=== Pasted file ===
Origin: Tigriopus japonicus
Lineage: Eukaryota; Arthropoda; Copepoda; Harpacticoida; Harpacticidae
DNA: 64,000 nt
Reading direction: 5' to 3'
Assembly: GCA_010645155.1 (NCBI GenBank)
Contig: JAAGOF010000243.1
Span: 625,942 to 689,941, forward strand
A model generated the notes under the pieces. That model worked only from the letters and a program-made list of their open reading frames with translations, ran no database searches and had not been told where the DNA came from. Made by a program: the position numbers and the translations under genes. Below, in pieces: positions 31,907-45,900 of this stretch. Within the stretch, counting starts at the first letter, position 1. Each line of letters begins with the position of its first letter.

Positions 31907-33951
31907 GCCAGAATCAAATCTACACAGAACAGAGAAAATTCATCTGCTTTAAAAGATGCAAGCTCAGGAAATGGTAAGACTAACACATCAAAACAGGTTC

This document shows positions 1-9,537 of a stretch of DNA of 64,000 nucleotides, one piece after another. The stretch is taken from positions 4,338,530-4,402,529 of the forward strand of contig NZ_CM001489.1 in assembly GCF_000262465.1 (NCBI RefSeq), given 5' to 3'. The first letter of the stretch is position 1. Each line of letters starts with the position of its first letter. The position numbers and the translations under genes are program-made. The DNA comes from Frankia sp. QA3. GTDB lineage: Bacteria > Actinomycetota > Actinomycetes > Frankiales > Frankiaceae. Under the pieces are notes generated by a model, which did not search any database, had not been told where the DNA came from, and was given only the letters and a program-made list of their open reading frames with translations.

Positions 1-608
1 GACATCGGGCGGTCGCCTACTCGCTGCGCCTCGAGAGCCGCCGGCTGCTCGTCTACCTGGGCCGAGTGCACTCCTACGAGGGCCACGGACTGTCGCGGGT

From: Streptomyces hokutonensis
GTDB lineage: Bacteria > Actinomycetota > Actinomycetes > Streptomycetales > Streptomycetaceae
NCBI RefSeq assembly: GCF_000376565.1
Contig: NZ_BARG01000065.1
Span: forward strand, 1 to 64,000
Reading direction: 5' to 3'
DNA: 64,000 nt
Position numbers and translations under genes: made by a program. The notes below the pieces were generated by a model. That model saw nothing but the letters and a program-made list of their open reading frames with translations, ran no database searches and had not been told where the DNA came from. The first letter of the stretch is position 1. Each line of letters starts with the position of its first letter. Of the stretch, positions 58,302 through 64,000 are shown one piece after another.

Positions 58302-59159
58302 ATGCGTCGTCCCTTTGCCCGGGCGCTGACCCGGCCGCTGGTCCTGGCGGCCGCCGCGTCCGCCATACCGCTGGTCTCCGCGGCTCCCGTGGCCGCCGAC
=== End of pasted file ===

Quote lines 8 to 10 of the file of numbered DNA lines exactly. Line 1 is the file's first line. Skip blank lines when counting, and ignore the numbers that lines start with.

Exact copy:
A model generated the notes under the pieces. That model worked only from the letters and a program-made list of their open reading frames with translations, ran no database searches and had not been told where the DNA came from. Made by a program: the position numbers and the translations under genes. Below, in pieces: positions 31,907-45,900 of this stretch. Within the stretch, counting starts at the first letter, position 1. Each line of letters begins with the position of its first letter.

Positions 31907-33951
31907 GCCAGAATCAAATCTACACAGAACAGAGAAAATTCATCTGCTTTAAAAGATGCAAGCTCAGGAAATGGTAAGACTAACACATCAAAACAGGTTC